Today marked the first day at my new job.
If you know me, you know that work and Jess do not mix. As a general rule, I spend most of my time trying to figure out how to avoid having a job.
It's not that I dislike working. I actually spend the first several months of my new jobs enjoying the work, trying my hardest, and making an effort to impress my bosses. When it becomes apparent, however, that my best efforts receive very little in the way of praise or acknowledgement of my value, my morale begins to drop. When, the first time I try to call in sick, I hear terseness and disapproval on the other end of the phone, I begin to realize just how much my employers actually value me and my health. Read: Very little. When the icy weather comes, the stuff that I am on occasion unwilling to drive through, and I call to ask whether I can stay home, the voice on the other line tells me they'd really prefer I try to make it in, which shows me that they do not care about my fears or concerns, or that they even acknowledge the increased risk involved in coming in to work on that day.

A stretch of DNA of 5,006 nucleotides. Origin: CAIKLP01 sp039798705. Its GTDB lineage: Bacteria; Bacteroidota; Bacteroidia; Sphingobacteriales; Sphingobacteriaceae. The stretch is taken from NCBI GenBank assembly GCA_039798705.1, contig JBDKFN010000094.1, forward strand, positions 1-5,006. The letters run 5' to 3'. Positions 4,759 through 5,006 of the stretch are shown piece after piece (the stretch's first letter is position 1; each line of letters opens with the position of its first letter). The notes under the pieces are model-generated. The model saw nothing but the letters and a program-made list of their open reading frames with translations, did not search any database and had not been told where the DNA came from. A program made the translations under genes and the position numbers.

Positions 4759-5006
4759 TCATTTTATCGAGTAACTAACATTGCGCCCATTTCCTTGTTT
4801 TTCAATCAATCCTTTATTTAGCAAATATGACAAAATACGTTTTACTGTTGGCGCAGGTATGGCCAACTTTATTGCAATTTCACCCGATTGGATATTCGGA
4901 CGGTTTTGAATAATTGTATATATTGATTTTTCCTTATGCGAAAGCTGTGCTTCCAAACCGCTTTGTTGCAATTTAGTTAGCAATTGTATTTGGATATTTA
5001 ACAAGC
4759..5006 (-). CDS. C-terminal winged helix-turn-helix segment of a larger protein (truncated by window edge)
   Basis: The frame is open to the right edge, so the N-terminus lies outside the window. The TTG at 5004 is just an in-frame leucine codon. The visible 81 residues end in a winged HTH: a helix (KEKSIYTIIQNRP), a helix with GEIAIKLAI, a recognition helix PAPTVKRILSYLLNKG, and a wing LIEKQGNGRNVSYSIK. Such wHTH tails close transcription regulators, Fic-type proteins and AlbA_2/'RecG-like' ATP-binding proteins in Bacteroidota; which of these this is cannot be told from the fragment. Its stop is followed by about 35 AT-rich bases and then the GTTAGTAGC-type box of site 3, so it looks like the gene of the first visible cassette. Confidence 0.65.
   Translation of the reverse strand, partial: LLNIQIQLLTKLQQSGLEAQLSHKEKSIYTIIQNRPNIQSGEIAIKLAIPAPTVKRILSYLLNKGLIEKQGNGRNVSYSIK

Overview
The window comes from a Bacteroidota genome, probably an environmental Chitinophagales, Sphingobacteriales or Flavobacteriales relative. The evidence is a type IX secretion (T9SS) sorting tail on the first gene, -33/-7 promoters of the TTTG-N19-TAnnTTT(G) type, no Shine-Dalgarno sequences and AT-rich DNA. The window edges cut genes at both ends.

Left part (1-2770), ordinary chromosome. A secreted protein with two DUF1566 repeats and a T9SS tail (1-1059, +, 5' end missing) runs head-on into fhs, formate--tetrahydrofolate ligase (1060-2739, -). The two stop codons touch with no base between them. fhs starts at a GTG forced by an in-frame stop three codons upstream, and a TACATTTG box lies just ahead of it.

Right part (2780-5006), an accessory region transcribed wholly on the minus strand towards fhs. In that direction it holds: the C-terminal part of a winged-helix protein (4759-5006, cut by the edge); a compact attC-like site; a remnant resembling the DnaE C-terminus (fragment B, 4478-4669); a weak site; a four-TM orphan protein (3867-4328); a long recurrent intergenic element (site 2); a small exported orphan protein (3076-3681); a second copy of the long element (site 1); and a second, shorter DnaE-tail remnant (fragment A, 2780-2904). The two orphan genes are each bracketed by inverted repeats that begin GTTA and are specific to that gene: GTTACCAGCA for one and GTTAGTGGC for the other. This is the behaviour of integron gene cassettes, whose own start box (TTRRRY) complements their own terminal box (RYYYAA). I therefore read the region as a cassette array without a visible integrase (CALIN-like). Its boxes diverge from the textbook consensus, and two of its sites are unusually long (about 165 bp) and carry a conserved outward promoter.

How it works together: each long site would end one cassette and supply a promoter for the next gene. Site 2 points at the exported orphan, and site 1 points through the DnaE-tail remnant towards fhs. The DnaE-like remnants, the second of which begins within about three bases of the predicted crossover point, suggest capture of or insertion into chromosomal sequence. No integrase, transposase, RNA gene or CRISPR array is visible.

In short, the longer I work for a company, the less important I feel as a human being, and thus, the less effort I am willing to put into my work. It gets so bad that waking up every morning becomes a momentous task, and the drive to work and subsequent eight hours behind a desk feel like handing over my soul for the right to have a roof over my head.
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